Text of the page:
Sexual Dysfunction in Females
What is sexual dysfunction?
Sexual dysfunction refers to a problem during any phase of the sexual response cycle that prevents the individual or couple from experiencing satisfaction from the sexual activity. Drugs that treat sexual dysfunction in men, such as sildenafil (Viagra®) and tadalafil (Cialis®), have been a huge success. However, women don’t have an equivalent medication solution for sexual problems.
How does sexual dysfunction affect women?
The most common problems related to sexual dysfunction in women include:
- Inhibited sexual desire: Inhibited sexual desire is a lack of sexual desire or interest in sex. Many factors can contribute to a lack of desire, including hormonal changes, medical conditions and treatments (for example cancer and chemotherapy), depression, pregnancy, stress and fatigue. Boredom with regular sexual routines also may contribute to a lack of enthusiasm for sex, as can lifestyle factors, such as careers and the care of children. But it’s also very common for women to lose interest in initiating sex — but do fine once things get started. Many women do not have a strong innate ‘drive’ for sexual activity, but that doesn’t mean they don’t want sex, it just means they need the right motivation. Romantic intimacy gestures lead to emotional satisfaction in women, which makes them more receptive to sexual stimuli.
- Inability to become aroused: For women, the inability to become physically aroused during sexual activity often involves insufficient vaginal lubrication. The inability to become aroused also may be related to anxiety or inadequate stimulation. In addition, researchers are investigating how blood flow disorders affecting the vagina and clitoris may contribute to arousal problems.
- Lack of orgasm (anorgasmia): The lack of orgasm is the delay or absence of sexual climax (orgasm). It can be caused by sexual inhibition, inexperience, lack of knowledge and psychological factors such as guilt, anxiety, or a past sexual trauma or abuse. Other factors contributing to anorgasmia include insufficient stimulation, certain medications and chronic diseases.
- Painful intercourse: Pain during intercourse (dyspareunia) can be caused by a number of problems, including endometriosis, pelvic mass, ovarian cysts, inflammation of the vagina (vaginitis), poor lubrication, the presence of scar tissue from surgery and a sexually transmitted disease. A condition called vaginismus is a painful, involuntary spasm of the muscles that surround the vaginal entrance. It may occur in women who fear that penetration will be painful and also may stem from a sexual phobia or from a previous traumatic or painful experience.
How do hormones affect sexual function in women?
Hormones play an important role in regulating sexual function in women. With the decrease in the hormone estrogen that is related to aging and menopause, many women experience some changes in sexual function as they age. Poor vaginal lubrication and decreased genital sensation are problems associated with changes in estrogen levels. Further, research suggests that low levels of the hormone testosterone also contribute to a decline in sexual arousal, genital sensation and orgasm. Researchers still are investigating the benefits of hormones and other medications, including sildenafil (Viagra®), to treat sexual dysfunction in women.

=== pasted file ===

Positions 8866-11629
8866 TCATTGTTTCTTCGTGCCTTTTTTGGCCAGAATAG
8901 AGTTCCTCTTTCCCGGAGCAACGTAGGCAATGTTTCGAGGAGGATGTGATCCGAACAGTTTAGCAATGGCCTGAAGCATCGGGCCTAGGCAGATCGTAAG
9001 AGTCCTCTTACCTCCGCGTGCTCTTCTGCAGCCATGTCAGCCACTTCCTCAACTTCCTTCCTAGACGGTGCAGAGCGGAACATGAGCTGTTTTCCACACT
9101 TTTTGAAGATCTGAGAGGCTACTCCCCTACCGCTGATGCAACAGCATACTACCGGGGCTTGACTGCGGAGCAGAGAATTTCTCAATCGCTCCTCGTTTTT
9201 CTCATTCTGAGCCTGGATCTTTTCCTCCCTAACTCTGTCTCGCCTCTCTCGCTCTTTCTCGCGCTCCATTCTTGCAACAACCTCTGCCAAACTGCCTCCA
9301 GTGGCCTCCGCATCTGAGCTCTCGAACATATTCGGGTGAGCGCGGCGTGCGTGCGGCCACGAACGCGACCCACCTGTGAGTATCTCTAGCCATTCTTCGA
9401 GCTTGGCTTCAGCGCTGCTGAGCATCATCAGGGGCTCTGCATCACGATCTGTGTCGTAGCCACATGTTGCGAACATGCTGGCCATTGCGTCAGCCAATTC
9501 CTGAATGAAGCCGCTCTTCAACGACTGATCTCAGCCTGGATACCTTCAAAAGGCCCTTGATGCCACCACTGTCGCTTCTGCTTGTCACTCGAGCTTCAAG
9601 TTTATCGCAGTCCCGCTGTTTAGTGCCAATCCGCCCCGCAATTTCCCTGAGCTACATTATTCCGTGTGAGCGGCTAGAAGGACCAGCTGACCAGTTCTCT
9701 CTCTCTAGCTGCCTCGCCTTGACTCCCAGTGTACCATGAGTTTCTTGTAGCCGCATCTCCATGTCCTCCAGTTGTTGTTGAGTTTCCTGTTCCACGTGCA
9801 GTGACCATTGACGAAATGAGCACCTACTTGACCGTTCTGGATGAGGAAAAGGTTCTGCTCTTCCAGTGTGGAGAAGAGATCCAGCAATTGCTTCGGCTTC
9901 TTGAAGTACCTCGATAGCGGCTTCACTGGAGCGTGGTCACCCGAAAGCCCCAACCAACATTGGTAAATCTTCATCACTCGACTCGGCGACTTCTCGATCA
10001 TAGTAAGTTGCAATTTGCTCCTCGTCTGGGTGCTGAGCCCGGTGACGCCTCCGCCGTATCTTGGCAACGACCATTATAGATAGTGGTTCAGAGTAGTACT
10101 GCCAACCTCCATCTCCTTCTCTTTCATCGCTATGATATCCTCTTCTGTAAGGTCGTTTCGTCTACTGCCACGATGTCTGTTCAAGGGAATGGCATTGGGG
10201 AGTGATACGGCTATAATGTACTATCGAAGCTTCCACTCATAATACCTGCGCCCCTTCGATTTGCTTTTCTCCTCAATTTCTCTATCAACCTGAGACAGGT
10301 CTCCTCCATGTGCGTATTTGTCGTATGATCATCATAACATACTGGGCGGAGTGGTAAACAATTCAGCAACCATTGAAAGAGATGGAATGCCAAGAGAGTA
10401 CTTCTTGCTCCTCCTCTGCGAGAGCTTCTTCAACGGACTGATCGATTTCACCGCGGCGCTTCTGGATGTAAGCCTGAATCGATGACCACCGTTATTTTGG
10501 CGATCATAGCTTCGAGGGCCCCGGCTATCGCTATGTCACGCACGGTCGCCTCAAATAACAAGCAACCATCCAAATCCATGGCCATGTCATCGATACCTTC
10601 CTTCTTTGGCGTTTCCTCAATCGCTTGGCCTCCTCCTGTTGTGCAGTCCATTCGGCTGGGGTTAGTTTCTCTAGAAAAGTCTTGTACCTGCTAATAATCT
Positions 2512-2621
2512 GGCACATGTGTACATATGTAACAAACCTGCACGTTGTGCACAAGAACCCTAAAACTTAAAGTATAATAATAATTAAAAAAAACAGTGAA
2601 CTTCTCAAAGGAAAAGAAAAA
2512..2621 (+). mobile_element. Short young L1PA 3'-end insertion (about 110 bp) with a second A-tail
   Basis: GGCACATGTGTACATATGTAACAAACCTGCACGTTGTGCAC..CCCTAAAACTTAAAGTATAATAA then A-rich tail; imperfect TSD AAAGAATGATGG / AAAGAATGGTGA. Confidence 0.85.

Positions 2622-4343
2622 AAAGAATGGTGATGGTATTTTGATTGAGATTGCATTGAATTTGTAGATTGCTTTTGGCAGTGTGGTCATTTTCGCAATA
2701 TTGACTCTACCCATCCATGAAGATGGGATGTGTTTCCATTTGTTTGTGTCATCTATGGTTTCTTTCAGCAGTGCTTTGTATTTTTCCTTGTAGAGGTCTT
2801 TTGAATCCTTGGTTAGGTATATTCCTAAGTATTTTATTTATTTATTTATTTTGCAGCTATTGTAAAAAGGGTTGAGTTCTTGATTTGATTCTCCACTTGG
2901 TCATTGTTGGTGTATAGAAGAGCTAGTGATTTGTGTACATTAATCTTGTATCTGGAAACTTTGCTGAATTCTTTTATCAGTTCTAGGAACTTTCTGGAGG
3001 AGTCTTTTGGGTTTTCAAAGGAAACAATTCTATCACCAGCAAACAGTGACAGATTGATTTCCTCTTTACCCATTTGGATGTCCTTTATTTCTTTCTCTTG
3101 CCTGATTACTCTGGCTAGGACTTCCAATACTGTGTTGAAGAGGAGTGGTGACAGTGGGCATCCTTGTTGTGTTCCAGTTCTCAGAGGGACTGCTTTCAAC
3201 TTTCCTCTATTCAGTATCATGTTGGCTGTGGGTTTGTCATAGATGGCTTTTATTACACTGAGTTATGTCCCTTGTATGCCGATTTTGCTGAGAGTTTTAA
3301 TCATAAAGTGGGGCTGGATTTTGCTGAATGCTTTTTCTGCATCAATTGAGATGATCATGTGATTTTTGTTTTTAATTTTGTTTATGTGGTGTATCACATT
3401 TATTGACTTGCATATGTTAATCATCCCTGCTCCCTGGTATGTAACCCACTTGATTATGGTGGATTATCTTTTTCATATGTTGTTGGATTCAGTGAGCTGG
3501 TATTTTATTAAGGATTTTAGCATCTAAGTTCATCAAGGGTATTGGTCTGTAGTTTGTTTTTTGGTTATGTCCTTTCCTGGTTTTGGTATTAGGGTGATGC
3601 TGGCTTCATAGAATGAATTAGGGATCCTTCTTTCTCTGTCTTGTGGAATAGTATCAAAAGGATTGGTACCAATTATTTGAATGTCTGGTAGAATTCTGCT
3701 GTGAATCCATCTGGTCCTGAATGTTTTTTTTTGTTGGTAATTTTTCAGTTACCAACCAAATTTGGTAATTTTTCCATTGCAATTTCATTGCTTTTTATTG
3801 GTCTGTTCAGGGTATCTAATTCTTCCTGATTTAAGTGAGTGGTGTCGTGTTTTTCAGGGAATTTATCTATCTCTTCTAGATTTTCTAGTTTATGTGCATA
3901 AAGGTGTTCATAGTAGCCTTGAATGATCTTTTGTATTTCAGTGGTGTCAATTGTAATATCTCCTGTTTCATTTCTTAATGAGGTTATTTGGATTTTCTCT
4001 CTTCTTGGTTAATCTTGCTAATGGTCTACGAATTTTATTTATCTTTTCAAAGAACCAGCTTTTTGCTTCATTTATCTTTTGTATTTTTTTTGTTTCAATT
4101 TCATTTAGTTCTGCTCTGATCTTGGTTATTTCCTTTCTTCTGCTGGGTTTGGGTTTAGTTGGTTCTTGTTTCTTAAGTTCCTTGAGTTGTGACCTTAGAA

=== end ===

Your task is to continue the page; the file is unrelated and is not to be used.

How does menopause affect a woman’s sexual function?
The loss of estrogen following menopause can lead to changes in a woman’s sexual functioning. Emotional changes that often accompany menopause can add to a woman’s loss of interest in sex and/or ability to become aroused. Hormone therapy may improve certain conditions, such as loss of vaginal lubrication and genital sensation, that can create problems with sexual function.
It should be noted that some postmenopausal women report an increase in sexual satisfaction. This may be due to decreased anxiety associated with a fear of pregnancy. In addition, postmenopausal women often have fewer child-rearing responsibilities, allowing them to relax and enjoy intimacy with their partners.
What causes sexual dysfunction?
Causes of sexual dysfunction include:
- Physical causes: Many physical and/or medical conditions can cause problems with sexual function. These conditions include diabetes, heart disease, neurological disorders, hormonal imbalances, menopause, chronic diseases such as kidney or liver failure, and alcoholism and drug abuse. In addition, the side effects of certain medications, including some antidepressant drugs, can affect sexual desire and function. Don’t quit your medications just because they cause side effect. Talk to your healthcare provider, and you might be able to adjust the medications.
- Psychological causes: These include work-related stress and anxiety, concern about sexual performance, marital or relationship problems, depression, feelings of guilt, and the effects of a past sexual trauma.
What effect does a hysterectomy have on sexual function?
Some women may experience changes in sexual function after a hysterectomy. These changes may include a loss of desire, and decreased vaginal lubrication and genital sensation. These problems may be associated with the hormonal changes that occur with the loss of the uterus and ovaries. Further, nerves and blood vessels critical to sexual function can be damaged during the hysterectomy procedure. However, some women may find that a hysterectomy helps, as it can remove concerns about pain, bleeding, or pregnancy that may affect desire and sexual satisfaction.